Most seiches on the Great Lakes are small and not very destructive, dangerous or life threatening to people on land.  Many seiches force ships to wait or dock in a harbor until the seiche has finished and it is safe to depart.  Strong rip currents often accompany a seiche, causing very dangerous water fluctuations and movements of abnormal currents.  Occasionally, a destructive and even deadly seiche attacks the shores of the Great Lakes.  Many of the deadliest seiches have occurred on Lake Michigan with a few somewhat large and destructive seiches taking place on Lakes Superior, Huron and Erie (Dennis 2003.  pgs. 22-23).

 

On July 4, 1929, over 45,000 people gathered in Grand Haven, MI to partake in holiday events at Grand Haven State Park, on the eastern shore of Lake Michigan.  A series of seiches attacked the Grand Haven shoreline after an early morning storm.  The storm produced a seiche that generated into high winds and 20-foot waves.  The seiche completely buried the Grand Haven pier sweeping people off and left helpless, while strong rip currents carried several more away from the beach.  The deadly seiche of 1929 was responsible for taking ten lives to the mighty and fierce Lake Michigan (Alexander 2005).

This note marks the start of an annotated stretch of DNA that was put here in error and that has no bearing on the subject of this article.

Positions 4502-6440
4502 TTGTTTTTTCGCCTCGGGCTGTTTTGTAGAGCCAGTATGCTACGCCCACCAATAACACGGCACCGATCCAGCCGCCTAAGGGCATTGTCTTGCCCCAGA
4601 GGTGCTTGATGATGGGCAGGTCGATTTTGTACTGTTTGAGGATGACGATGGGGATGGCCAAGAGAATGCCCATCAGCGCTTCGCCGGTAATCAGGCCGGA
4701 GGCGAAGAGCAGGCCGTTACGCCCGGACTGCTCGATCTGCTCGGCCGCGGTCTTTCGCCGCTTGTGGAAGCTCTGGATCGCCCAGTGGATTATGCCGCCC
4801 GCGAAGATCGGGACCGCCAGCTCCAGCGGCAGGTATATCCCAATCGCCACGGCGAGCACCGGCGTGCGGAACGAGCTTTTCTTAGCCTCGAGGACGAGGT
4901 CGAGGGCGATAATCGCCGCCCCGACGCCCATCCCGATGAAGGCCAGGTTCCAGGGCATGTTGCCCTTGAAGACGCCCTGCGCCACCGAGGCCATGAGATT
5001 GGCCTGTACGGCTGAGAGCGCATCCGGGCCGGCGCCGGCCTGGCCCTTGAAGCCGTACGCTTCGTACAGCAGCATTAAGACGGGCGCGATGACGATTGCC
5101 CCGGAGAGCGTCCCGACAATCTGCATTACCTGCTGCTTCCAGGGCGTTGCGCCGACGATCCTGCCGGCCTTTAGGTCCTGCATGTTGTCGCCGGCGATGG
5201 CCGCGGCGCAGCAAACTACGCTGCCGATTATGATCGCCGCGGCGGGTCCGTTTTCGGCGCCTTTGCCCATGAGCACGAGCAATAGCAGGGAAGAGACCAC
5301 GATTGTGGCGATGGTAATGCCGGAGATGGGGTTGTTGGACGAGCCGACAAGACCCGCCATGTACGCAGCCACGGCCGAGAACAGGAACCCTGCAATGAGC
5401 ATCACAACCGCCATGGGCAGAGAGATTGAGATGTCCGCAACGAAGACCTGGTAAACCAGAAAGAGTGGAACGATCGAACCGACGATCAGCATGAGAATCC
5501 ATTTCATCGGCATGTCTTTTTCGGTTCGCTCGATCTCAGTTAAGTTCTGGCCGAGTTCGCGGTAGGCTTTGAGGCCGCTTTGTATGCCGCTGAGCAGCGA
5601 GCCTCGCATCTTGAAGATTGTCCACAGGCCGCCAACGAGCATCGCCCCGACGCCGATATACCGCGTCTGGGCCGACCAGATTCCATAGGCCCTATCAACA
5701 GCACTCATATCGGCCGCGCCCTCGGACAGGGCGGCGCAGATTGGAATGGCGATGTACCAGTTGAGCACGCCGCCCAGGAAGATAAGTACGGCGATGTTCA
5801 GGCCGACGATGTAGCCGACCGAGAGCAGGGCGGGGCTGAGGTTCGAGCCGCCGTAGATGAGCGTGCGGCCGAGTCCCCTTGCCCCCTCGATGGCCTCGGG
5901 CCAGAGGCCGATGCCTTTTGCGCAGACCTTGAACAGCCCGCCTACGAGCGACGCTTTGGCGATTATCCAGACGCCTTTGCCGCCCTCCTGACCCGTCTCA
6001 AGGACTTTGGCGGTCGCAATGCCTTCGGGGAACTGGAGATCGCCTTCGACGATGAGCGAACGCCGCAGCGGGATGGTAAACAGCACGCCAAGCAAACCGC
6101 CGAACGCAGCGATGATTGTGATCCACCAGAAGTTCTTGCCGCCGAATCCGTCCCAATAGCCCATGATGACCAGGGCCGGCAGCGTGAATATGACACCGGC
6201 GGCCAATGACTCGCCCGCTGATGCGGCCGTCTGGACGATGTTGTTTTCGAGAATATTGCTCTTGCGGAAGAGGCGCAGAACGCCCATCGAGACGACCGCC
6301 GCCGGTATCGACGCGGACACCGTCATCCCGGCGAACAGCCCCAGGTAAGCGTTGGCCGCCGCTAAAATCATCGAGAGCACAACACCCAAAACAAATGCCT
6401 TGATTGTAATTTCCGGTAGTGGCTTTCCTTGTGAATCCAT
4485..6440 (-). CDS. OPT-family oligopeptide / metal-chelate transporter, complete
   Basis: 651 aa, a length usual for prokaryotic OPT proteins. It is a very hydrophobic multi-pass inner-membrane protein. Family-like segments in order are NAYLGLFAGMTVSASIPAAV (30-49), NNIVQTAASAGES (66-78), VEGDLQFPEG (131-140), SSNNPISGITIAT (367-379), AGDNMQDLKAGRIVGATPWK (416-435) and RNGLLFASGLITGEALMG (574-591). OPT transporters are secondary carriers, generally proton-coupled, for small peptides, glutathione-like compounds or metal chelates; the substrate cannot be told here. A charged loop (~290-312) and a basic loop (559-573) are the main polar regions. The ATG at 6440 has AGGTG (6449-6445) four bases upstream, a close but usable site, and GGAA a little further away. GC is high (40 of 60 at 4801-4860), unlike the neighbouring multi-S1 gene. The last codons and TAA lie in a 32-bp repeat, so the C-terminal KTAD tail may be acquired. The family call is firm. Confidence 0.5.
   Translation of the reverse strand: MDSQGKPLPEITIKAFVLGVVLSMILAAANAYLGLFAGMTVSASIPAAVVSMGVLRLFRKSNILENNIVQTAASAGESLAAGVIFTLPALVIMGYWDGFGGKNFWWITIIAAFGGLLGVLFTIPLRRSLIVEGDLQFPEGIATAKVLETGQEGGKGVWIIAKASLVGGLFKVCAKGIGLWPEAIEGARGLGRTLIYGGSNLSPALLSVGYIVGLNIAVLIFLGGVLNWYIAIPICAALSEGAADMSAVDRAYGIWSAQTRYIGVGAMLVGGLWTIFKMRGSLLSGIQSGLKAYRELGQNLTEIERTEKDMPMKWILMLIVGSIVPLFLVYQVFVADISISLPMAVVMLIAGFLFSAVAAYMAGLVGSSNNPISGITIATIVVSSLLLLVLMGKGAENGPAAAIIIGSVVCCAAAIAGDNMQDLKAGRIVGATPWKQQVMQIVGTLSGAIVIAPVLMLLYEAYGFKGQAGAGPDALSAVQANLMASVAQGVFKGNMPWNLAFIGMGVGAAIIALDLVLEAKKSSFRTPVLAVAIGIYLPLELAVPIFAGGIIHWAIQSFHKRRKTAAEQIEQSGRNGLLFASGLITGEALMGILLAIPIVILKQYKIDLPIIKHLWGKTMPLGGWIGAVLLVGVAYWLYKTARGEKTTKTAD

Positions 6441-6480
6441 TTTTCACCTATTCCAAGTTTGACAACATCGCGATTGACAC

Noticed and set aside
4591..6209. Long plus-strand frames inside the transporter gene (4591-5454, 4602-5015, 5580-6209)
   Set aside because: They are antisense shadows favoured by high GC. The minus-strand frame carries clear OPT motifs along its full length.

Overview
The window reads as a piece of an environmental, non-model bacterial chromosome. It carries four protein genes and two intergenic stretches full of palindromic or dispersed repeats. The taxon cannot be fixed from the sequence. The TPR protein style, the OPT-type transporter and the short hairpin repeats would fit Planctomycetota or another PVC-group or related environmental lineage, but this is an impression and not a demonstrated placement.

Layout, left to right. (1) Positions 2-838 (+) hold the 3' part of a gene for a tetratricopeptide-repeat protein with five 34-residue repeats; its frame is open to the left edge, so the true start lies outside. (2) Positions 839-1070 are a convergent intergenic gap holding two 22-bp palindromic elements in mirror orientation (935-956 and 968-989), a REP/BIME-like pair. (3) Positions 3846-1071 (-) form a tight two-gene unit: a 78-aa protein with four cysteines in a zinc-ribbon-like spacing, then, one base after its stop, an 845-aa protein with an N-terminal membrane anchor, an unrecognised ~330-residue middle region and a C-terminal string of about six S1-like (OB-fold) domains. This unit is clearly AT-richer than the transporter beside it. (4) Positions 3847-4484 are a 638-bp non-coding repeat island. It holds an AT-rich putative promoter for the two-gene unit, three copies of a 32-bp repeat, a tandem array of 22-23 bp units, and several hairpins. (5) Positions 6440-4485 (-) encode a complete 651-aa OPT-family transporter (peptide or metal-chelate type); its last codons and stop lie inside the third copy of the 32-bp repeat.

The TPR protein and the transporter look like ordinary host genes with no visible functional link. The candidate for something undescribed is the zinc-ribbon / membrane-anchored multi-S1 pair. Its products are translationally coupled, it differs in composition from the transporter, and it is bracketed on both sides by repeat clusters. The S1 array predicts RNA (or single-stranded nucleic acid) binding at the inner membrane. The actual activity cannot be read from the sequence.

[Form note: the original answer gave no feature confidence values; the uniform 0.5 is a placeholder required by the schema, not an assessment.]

Nine years later, on July 13, 1938, another deadly seiche came about on the eastern shore of Lake Michigan, just 20 miles south of Grand Haven, in Holland, MI.  It was a beautiful calm day on the beach at the Holland State Park.  Later that day, a huge amount of water that was piled on the Wisconsin shore two days earlier due to an east wind, returned to Holland in the form of a seiche.  The calm seas soon turned into monstrous ten-foot edge waves with fierce rip currents that swept people from the beach, pier and boats.  The seiche of 1938 claimed another five lives on the eastern shore of Lake Michigan (The Joint Archives of Holland 2001).

 

On June 26, 1954, the southern basin of Lake Michigan experienced a seiche in numerous locations, including the entire Illinois shoreline.  The seiche was caused by a squall line that started in Michigan City, IN.  The seiche continued to build in size along the Illinois shore. 

 

(Courtesy of Illinois State Geological Survey-Bob Bauer, used with permission)